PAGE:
Compile and load own mac80211

Since mac80211 is a kernel module, I should be able to compile my own version and load it into my kernel.
E.g. I want to checkout this mac80211:

There is no and the README explains, how you can compile the whole linux kernel. Can somebody give me a quick howto?

I do not want to run that on an OpenWrt. First I want to deploy that on my own system.

General Linux question then. Look into resources around building for your target OS. Typically you will need to build and install a complete kernel and all modules. Some OSes will allow you to build a single module using the matching kernel headers, which often are not installed by default.

That you are building from “next” makes things much more complicated. "Production" OSes generally use an older kernel and kernel interfaces may have changed relative to the merge base of the changes. Changing the kernel version may require rebuilding of "all" applications (at least all that use kernel APIs/ABIs).


But how do mac80211 developers handle that?

You don't. It's in Linus' hands.

You wait for it to be accepted to mainline Linux (if it ever is), then for your OS to change its kernel version to one at or beyond the point that it was committed.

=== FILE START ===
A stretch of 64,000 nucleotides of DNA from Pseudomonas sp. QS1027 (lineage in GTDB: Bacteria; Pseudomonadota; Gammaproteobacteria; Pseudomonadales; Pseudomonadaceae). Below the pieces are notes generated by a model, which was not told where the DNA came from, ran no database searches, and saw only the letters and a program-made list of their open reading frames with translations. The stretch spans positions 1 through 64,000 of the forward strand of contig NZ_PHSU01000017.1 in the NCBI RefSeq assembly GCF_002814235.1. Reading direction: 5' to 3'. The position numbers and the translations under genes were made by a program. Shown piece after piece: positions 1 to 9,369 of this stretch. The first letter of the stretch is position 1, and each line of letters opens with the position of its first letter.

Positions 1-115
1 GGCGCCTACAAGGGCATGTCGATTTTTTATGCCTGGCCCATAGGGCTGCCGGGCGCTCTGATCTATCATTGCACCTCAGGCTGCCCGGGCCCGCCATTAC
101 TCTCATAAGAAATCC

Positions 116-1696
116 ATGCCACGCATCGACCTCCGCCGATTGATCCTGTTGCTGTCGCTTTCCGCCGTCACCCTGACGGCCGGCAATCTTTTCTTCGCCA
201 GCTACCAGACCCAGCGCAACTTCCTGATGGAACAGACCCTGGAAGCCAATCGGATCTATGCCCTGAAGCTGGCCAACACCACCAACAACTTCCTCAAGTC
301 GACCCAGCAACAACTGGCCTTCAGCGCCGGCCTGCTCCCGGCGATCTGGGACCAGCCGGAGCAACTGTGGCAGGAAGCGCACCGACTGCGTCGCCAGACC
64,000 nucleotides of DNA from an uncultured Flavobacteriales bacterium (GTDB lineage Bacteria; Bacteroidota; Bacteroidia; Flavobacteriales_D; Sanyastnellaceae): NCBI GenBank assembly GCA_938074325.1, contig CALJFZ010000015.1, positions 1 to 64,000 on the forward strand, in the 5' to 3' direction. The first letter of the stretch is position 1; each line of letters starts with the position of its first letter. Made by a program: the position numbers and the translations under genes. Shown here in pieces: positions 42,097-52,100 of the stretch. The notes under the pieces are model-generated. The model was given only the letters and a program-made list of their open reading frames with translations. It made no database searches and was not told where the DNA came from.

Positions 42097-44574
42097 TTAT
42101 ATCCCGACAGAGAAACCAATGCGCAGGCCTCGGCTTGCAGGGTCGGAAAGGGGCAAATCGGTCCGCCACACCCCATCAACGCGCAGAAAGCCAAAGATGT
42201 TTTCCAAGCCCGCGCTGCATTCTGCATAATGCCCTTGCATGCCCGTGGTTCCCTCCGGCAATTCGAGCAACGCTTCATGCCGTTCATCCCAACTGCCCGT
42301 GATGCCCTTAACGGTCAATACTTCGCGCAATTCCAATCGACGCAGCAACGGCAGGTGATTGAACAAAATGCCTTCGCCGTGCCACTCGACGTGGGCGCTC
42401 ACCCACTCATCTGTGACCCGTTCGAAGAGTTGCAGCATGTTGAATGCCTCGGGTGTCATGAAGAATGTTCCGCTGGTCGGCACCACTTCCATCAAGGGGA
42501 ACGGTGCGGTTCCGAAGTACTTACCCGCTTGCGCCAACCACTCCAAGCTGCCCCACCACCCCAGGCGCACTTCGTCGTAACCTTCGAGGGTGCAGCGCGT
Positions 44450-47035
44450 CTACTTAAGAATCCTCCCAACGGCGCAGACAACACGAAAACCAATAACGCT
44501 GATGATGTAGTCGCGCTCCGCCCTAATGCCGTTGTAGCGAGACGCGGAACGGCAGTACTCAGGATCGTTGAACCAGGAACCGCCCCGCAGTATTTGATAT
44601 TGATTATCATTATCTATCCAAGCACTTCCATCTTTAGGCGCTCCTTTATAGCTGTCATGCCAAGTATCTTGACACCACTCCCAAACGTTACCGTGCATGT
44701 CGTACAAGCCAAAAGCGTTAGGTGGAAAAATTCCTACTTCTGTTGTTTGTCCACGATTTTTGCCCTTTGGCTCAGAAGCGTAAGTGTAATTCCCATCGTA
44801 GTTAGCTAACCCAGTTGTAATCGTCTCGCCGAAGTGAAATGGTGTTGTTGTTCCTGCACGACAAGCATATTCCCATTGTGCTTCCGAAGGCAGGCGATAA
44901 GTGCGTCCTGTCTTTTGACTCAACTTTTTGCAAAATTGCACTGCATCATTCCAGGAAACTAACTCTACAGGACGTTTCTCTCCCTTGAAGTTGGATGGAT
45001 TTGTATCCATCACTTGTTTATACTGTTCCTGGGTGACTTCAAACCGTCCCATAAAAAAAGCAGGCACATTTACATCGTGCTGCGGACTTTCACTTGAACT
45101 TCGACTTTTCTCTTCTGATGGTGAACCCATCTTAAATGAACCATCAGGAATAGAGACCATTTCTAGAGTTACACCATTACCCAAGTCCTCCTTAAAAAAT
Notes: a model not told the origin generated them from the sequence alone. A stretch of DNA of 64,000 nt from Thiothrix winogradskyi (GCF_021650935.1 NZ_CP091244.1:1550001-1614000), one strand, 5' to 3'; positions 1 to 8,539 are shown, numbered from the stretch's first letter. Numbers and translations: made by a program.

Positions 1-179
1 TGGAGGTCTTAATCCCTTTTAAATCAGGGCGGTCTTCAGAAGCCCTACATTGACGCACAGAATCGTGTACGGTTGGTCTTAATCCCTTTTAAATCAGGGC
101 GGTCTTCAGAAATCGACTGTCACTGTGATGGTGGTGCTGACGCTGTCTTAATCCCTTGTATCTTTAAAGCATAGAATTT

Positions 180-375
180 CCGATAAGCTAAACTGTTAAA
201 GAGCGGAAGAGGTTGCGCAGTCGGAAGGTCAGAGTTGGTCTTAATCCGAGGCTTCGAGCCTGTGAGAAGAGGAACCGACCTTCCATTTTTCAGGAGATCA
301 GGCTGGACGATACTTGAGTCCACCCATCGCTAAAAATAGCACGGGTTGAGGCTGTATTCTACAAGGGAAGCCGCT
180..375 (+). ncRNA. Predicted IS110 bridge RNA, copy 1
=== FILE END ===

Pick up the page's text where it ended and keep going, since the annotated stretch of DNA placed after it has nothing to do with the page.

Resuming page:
But they have to test their stuff and develop? So each time they compile a new kernel? :confused:

Just like OpenWrt, once you get the environment and source trees set up, it's the equivalent of the familiar make -j12 clean download world (Edit: though during development, since they're likely on the same, upstream Linux version, they probably don't clean each time.)

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Just to (hopefully) clear up the question(s) a bit. Johannes is the subsystem maintainer for mac80211, so whatever is in his for-next branch will end up in the next upstream kernel (so v5.5 at this point, as v5.4 is currently for-linus) via davem's net(-next) tree. While it's possible that Linus und Dave might object against individual issues or that some patches will reveal themselves to be buggy over time, a subsystem maintainer is generally not micro-managed and trusted to do the right thing.

If you're on a platform that doesn't require out-of-tree patches (so anything x86/ x86_64, some of the well supported ARM SBCs; sadly basically none of the routers supported by OpenWrt fall into this category), it's very simple to follow upstream development of the linux kernel. While make is an archaic buildsystem, it's pretty smart in only recompiling modified parts of a larger project, which makes continuous development easy and quick. Out-of-tree patches or modules (graphics drivers, etc. - or worse, the target specific patch stacks necessary to support many OpenWrt devices) however would be a nightmare in such a situation.

Edit: Depending on what feature exactly you're looking for, it might be easier -for-you- to backport it to a stable kernel (and maintain it as a small personal patch/ patch series) for the time being (on top of v5.3 or v5.4~). Be aware that Johannes only tends to the mac80211 subsystem, the wireless stack itself. Wireless driver development is fed to davem individually by kvalo, so if you're looking for new device support, that would be your point of contact. Given that both Johannes and Kalle are regularly (every ~week) merging into davem's net(-next) tree, it might make sense to follow that tree instead of the subtrees.